- SEARCH FOR ‘UNSUNG HEROES OF THE COMMUNITY’ BEGINS
TO mark the start of the search for the unsung heroes in our communities,
the thousands of voluntary groups across the UK who help transform their neighbourhoods through their own hard work and play such a vital role in providing and supporting important services.
The majority of these groups work tirelessly without any form of recognition. The Queen’s Award for Voluntary Service offers the perfect opportunity to honour their dedication and commitment.
This highly prestigious, annual Award is designed to give well-deserved recognition to those who volunteer their time and energy to help others. The Award is special because it is for the group as a whole rather than individuals.
Now in its third year, the Award was created to mark the occasion of The Queen’s Golden Jubilee. Over 300 groups have received the Award, including many ethnic minority organisations, for example The Greenwich Chinese Community School, The Centre for Filipinos in London, the Central Gurudwara Singh Sabha in Glasgow, the Salford Link Project in Manchester and the Arab Group in Hounslow.
Community and voluntary groups can be nominated for an Award by members of the public, who have either benefited from their work, or seen the positive effects on the community.
Judy Griffiths, centre manager for Nubian Life, which delivers culturally sensitive services primarily to the over 50s African and Caribbean community, says of winning the Award in 2003:-
“The Queen’s Award has made a really positive impact on our work. It has helped us secure funding and also the added publicity has lead to offers of free help from professionals who want to support the community too. It was very nice to be nominated and of course to win,
the volunteers work very hard and it was a great ‘thank you’ from the community and the establishment.”
The launch of the 2005 Queen’s Award for Voluntary Service also sees unprecedented support from a host of major BME media champions, who are actively encouraging their viewers, readers and listeners to nominate organisations that they believe are worthy of this prestigious Award.
Home Office Minister, Fiona Mactaggart, said:- "Community groups work hard to improve the quality of life for people in all walks of life. These are people who take action themselves, rather than leaving it to others, and I hope everyone who has benefited from their work will come forward to nominate them for a 2005 award."
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- BIENNIAL AND BROADWAY BECKONS AS PUPILS MAKE DRAMATIC IMPACT
PUPILS at a Liverpool school are undergoing a dramatic transformation, thanks to their involvement in Capital of Culture projects.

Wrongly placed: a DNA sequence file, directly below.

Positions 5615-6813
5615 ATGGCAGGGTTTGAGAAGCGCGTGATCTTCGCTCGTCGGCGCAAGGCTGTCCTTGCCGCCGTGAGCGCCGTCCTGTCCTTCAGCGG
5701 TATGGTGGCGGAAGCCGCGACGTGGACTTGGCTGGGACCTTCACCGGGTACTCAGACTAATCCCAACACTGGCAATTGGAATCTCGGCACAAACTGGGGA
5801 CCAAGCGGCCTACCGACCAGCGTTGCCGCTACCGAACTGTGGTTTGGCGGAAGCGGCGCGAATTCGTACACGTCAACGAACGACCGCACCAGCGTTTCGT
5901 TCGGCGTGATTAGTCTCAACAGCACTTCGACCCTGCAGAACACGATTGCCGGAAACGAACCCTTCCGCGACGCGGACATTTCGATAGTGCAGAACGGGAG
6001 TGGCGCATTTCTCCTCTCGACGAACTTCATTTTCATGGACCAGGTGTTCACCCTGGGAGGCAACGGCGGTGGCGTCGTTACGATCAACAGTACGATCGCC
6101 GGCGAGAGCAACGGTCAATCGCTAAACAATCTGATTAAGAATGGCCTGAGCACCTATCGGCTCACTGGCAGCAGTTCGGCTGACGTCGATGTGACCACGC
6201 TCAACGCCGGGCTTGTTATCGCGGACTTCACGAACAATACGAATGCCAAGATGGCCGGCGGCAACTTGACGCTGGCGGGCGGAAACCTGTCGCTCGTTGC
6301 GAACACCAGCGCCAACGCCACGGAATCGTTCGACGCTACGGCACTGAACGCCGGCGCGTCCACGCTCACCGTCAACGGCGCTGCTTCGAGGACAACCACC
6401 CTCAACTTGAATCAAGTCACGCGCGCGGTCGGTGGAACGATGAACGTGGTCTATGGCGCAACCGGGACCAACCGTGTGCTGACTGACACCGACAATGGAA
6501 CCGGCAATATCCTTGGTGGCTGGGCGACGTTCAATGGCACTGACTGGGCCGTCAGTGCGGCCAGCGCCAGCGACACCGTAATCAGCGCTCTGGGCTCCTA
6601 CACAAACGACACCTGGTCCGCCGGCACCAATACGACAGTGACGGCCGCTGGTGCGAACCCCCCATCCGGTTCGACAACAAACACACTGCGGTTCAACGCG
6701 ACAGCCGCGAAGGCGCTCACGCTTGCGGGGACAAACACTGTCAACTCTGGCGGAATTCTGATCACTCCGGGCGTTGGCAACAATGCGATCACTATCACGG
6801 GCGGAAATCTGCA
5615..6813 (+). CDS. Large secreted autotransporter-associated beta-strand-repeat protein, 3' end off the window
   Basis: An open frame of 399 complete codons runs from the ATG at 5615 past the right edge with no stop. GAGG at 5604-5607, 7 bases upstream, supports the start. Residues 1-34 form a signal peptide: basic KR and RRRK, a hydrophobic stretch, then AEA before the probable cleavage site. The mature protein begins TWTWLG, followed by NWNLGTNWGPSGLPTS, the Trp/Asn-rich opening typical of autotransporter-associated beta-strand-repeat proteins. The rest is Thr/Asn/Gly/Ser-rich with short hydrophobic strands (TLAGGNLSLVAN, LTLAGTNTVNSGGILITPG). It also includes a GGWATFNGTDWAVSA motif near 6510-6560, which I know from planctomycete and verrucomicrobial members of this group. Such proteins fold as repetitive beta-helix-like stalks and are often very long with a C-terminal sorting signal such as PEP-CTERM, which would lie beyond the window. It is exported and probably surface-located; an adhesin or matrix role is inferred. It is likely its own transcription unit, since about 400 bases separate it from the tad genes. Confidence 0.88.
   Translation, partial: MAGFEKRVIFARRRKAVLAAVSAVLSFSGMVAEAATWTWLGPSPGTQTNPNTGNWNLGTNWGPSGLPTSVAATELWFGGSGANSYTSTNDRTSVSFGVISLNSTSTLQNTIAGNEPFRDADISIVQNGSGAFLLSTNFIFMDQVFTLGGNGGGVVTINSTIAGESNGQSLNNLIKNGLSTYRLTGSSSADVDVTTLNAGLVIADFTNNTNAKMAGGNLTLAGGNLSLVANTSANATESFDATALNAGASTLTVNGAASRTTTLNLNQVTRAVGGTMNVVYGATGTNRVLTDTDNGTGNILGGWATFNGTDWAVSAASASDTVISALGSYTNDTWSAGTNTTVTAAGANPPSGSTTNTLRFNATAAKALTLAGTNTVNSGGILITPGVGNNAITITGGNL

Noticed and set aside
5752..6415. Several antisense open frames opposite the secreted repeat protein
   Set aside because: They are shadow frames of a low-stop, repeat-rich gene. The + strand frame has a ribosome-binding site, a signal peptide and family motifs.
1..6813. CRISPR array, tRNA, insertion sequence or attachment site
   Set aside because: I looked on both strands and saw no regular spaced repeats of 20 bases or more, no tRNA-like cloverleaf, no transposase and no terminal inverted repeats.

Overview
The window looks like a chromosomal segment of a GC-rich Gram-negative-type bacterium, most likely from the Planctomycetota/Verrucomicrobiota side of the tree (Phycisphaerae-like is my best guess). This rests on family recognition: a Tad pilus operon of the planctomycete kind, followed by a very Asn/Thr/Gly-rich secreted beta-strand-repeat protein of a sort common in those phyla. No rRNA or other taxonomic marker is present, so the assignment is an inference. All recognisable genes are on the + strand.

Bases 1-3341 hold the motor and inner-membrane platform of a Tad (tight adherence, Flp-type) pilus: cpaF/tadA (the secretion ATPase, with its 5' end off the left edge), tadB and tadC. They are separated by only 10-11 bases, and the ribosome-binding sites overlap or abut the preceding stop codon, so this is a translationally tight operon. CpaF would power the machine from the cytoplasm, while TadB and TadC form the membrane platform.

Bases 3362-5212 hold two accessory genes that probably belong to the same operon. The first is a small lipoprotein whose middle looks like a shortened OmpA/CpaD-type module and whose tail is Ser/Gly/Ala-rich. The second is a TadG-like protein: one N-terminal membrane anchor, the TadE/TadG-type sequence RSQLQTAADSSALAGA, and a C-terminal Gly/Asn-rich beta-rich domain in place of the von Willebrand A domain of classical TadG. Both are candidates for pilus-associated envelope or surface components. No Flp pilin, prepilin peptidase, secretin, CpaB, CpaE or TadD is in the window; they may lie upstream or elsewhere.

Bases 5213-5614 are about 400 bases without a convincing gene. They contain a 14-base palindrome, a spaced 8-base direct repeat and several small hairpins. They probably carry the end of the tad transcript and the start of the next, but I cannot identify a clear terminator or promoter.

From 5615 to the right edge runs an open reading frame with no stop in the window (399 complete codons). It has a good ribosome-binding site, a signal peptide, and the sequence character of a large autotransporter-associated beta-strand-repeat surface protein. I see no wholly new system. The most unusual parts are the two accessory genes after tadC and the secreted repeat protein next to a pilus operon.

Campion High school, in Everton, North Liverpool, has seen class attendances rise by more than 10 per cent and its GCSE pass rate more than double in three years after a drive to promote drama in the classroom.
The drive began in 2001 to support the city's Capital of Culture bid and has been such a success that pupils are on the brink of visiting Broadway and seeing their new film, 'Hear I Am', showcased in the 2004 Liverpool Biennial.
Donna Jones, Drama Teacher at Campion, said:- "When we joined up with the Culture Company our main aim was to get boys interested in drama. We did that by getting them to pick subjects and issues that affect them and turning them into stories. They had control and they responded amazingly.
I never dared think they would be appearing at the Biennial, having workshops on Broadway or turning round to me and asking can they go on and do it at A-level! The fact it will be a night class just shows you how committed they are. The whole process has been something of a fairytale.
Such has been the interest generated in drama, the Year 10 pupils have been invited to visit New York and participate in a workshop with a Broadway actor. They are also going to Disney Land Paris to take part in workshops with the actors from the parade and gain experience of theatrical arts in industry."
- SEFTON POLICE BEGIN BLITZ ON ALCOHOL CRIME HOTSPOTS
POLICE Officers in Sefton are amongst 77 areas across England and Wales joining together in a fresh drive to tackle alcohol related violence and disorder.
Sefton is among a host of other areas where the crackdown will be focused and will concentrate on those who sell alcohol to under age drinkers, particularly for bars and clubs who promote irresponsible and rowdy behaviour who cause violence weekends.
Over the next two months police along with Trading Standards will use tough enforcement measures to take action against irresponsible drinkers and vendors who are fuelling anti social behaviour.
Sefton Area Commander, Chief Supt Dave Lewis said:- "We will be adopting a zero tolerance approach towards alcohol fuelled crime, particularly targeting 15-24-year-olds. Our intelligence shows that whilst this group are most likely to be involved in alcohol related violence, they are also most likely to be the victims of crime. We will be working to educate that group, about the impact drinking can have on their lives and the lives of others.”